LGBTQ+ Psychosocial Concerns in Nursing and Midwifery Education Programmes: Qualitative Findings from a Mixed-Methods Study

Michael Brown, Edward Mccann, Gráinne Donohue, Caroline Hollins Martin, Freda McCormick

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Abstract

LGBTQ+ people experience significant physical and psychosocial health issues and concerns, and encounter barriers when accessing healthcare services. We conducted a mixed-methods research study across all Schools of Nursing and Midwifery in the United Kingdom and Ireland using a survey and qualitative interviews. This was to identify the current content within nursing and midwifery pre-registration programmes in relation to LGBTQ+ health and to identity best practice and education innovation within these programmes. The survey was completed by 29 academics, with 12 selected to participate in a follow-up in-depth qualitative interview. Analysis of the data from the survey and interviews identified five themes: there is variable programme content; academics are developing their own programmes with no clear consistency; LGBTQ+ health is being linked to equality and diversity; there are barriers to education provision; and these is some evidence of best practice examples. The findings of the study support the need to develop and implement a curriculum for LGBTQ+ health in nursing and midwifery pre-registration programmes with learning aims and outcomes. Academics need support and tools to prepare and deliver LGBTQ+ health content to nurses and midwives as they ultimately have the potential to improve the experiences of LGBTQ+ people when accessing healthcare.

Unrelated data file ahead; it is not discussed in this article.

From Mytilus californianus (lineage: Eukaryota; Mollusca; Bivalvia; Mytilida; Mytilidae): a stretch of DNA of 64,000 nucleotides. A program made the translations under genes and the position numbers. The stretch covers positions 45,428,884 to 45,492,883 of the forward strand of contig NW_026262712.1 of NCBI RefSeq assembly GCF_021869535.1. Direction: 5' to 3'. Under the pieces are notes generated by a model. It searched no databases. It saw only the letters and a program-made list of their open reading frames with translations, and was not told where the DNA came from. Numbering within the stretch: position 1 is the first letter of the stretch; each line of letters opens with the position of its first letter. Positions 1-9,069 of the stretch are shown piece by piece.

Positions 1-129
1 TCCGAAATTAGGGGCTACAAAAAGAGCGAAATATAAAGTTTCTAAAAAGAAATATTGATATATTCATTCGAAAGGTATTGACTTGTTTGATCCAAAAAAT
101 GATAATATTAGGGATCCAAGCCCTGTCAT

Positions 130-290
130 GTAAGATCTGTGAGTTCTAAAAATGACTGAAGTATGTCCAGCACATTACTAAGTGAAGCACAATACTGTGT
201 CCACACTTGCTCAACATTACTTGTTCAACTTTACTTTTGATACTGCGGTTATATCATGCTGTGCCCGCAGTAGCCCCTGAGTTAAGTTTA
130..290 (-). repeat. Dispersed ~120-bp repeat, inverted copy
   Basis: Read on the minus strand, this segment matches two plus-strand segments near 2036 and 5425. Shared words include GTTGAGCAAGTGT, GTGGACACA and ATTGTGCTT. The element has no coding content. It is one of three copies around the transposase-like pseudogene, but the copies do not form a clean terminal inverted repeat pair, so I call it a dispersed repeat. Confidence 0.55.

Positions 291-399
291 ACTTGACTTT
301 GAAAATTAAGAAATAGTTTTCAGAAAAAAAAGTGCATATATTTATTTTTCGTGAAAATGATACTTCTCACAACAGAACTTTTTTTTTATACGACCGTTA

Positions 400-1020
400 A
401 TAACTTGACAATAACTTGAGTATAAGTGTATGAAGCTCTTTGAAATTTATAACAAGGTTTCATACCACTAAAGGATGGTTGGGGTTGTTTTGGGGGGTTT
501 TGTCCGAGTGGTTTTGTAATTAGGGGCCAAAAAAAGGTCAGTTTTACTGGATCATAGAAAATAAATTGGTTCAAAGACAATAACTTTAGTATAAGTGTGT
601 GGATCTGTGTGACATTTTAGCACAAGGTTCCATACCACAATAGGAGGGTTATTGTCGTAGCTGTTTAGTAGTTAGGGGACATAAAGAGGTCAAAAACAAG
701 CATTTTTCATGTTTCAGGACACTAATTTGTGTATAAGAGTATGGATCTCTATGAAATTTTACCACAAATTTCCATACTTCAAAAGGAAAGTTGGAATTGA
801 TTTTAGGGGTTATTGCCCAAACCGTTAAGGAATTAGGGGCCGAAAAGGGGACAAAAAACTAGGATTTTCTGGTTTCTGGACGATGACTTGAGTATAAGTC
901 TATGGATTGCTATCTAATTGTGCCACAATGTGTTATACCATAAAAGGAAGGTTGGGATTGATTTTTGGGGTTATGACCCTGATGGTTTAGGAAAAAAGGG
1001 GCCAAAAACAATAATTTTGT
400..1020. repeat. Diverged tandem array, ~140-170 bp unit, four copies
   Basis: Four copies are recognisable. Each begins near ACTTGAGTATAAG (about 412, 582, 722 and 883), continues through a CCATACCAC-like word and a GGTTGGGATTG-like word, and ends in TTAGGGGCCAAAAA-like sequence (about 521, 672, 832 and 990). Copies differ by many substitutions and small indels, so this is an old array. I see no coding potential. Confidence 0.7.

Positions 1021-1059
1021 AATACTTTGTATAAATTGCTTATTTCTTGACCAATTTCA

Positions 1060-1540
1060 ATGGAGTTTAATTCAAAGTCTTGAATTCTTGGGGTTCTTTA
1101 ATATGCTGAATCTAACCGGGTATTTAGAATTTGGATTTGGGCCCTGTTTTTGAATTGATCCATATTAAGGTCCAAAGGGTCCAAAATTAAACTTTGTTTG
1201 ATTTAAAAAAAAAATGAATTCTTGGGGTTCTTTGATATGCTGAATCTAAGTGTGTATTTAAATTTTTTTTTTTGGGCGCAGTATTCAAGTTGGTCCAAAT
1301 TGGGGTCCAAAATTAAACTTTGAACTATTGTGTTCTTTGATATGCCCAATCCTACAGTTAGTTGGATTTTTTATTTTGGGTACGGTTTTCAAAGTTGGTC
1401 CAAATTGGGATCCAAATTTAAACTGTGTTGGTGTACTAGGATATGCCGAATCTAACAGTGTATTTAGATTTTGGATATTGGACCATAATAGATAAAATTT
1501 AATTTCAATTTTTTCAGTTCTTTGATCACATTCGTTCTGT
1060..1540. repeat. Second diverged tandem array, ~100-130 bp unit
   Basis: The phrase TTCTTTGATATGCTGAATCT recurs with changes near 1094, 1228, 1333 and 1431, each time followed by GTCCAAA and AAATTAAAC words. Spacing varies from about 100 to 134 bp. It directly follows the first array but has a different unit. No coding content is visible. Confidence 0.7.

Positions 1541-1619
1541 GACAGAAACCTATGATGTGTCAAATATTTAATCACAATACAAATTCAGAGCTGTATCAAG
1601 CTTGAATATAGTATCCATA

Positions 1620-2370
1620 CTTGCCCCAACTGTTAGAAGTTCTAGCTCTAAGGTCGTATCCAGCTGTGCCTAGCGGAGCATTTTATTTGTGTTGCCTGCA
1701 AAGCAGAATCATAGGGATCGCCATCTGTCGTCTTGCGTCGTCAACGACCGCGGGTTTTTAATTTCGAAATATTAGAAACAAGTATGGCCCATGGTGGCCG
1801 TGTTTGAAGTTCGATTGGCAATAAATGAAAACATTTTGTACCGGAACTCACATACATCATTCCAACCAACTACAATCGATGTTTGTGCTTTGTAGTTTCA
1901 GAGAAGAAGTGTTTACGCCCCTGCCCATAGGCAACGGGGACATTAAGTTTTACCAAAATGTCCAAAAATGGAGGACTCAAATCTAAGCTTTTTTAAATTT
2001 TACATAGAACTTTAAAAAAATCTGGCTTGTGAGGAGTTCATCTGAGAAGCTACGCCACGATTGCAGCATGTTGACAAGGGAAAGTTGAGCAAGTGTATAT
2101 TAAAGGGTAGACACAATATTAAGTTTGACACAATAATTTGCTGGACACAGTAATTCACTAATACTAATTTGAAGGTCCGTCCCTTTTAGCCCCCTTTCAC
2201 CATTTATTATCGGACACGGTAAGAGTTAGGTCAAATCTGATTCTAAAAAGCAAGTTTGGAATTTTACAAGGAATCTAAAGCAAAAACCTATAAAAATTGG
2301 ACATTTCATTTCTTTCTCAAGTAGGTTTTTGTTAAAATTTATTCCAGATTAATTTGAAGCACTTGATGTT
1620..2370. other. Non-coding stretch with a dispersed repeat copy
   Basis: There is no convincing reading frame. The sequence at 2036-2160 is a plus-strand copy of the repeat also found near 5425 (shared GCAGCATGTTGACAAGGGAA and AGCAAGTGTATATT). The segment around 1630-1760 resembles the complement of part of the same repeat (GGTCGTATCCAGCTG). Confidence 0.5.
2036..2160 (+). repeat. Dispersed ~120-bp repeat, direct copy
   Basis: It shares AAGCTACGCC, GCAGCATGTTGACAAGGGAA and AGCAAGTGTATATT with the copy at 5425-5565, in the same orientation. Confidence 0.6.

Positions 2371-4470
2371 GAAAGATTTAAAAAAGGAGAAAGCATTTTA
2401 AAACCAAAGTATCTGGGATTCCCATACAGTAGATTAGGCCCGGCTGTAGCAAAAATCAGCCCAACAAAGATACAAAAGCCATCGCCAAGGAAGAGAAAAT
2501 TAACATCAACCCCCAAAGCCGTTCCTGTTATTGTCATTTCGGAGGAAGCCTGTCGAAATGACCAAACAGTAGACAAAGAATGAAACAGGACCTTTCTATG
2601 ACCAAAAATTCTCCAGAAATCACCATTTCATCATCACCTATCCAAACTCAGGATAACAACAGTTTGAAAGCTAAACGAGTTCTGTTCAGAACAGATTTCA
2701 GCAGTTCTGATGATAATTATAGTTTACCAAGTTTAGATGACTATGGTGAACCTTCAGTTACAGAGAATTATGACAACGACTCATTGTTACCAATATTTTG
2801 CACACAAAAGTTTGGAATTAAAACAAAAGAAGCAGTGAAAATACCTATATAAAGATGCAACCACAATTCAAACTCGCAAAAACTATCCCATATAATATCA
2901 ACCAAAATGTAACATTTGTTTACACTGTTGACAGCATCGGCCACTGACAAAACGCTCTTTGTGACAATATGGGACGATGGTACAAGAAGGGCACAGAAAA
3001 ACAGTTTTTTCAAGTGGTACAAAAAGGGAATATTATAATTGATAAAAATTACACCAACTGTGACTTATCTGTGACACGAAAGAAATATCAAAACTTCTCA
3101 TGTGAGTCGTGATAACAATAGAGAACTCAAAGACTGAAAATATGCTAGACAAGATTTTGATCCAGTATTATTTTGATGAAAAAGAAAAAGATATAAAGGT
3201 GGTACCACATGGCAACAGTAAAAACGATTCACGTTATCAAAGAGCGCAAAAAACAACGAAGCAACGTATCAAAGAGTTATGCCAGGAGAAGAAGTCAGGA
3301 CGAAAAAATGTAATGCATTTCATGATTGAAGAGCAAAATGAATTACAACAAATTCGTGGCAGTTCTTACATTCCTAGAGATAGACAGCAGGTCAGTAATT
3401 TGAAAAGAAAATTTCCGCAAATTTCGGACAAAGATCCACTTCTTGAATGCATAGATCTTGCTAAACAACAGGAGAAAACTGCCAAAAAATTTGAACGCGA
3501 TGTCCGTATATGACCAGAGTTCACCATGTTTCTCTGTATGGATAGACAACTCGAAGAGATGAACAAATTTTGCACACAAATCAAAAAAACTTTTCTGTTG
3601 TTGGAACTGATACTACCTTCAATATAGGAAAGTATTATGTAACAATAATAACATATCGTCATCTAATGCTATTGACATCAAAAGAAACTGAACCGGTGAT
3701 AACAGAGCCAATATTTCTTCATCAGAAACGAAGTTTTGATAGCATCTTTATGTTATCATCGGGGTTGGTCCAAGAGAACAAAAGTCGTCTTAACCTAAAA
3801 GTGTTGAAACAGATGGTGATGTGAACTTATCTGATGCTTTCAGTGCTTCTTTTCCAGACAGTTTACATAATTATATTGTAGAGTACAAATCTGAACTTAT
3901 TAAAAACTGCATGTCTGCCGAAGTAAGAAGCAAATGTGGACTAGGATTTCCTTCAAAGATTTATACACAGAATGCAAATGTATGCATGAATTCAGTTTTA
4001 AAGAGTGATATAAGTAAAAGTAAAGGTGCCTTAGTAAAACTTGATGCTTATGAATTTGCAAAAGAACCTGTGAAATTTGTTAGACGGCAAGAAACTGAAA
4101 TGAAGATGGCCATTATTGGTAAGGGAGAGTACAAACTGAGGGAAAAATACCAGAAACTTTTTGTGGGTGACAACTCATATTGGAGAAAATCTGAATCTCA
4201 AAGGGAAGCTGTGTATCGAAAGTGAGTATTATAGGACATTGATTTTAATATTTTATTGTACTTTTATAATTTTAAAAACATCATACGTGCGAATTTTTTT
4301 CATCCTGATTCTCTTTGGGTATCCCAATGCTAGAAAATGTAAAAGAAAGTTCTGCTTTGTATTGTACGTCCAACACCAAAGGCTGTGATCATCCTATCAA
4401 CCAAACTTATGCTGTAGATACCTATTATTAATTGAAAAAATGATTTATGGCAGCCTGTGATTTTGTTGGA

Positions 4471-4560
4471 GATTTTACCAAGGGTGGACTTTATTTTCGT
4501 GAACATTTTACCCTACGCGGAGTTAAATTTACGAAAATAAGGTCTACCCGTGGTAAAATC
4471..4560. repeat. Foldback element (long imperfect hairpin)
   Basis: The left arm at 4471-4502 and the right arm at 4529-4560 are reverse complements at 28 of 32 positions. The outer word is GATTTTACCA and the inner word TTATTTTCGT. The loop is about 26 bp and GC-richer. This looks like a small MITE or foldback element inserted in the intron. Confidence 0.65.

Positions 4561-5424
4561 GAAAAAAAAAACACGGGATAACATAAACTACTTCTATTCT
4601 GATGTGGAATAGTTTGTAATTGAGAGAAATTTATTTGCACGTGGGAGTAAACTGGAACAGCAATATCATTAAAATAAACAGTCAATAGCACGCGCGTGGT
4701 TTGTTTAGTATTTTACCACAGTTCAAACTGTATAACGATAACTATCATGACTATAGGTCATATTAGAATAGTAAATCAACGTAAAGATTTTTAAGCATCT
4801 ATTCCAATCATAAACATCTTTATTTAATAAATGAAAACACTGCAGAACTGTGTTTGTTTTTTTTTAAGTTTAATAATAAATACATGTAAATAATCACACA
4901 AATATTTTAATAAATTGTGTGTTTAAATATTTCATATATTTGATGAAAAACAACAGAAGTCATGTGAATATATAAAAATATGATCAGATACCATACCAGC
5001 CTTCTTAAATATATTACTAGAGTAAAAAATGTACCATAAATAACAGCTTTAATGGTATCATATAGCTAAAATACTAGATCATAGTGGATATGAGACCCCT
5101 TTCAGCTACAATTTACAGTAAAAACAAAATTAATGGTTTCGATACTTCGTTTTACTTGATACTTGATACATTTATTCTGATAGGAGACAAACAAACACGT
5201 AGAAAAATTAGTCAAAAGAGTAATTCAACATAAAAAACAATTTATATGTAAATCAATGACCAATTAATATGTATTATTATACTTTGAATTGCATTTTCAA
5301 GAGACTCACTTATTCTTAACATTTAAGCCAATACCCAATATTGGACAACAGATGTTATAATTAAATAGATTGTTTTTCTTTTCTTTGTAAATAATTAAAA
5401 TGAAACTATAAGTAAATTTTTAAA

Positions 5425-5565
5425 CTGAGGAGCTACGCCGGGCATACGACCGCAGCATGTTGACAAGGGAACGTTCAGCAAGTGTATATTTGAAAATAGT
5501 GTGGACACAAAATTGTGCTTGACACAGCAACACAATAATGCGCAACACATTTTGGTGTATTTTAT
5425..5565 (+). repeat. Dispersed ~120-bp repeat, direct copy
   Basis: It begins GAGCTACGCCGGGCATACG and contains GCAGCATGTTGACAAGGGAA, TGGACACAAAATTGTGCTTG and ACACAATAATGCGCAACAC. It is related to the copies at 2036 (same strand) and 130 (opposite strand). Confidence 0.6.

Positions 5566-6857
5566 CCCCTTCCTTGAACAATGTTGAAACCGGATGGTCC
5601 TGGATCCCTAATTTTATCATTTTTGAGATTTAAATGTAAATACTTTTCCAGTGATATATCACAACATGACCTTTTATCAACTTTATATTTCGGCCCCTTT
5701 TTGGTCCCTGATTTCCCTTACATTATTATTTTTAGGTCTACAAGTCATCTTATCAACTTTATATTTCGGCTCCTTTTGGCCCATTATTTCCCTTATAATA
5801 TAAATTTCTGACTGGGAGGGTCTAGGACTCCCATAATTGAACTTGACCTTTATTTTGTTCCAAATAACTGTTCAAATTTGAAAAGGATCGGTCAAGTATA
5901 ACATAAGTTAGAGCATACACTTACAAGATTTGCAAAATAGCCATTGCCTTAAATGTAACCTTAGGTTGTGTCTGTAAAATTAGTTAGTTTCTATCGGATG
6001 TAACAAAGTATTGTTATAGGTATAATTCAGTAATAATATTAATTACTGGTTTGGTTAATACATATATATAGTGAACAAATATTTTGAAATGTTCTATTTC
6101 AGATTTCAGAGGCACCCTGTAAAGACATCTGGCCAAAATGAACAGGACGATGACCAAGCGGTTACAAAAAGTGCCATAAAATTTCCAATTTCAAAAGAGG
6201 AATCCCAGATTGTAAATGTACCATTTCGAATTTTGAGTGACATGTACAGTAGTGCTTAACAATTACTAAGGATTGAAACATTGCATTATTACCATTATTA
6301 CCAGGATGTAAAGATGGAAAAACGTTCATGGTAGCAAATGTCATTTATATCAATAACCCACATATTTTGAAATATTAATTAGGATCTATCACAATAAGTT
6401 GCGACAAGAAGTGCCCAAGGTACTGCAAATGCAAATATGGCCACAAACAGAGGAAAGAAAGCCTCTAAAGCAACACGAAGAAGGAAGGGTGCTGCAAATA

Original languageEnglish
Article number11366
JournalInternational Journal of Environmental Research and Public Health
Volume18
Issue number21
DOIs
Publication statusPublished - 29 Oct 2021

Keywords

  • LGBTQ
  • education
  • mental health
  • midwifery
  • nursing
  • psychosocial

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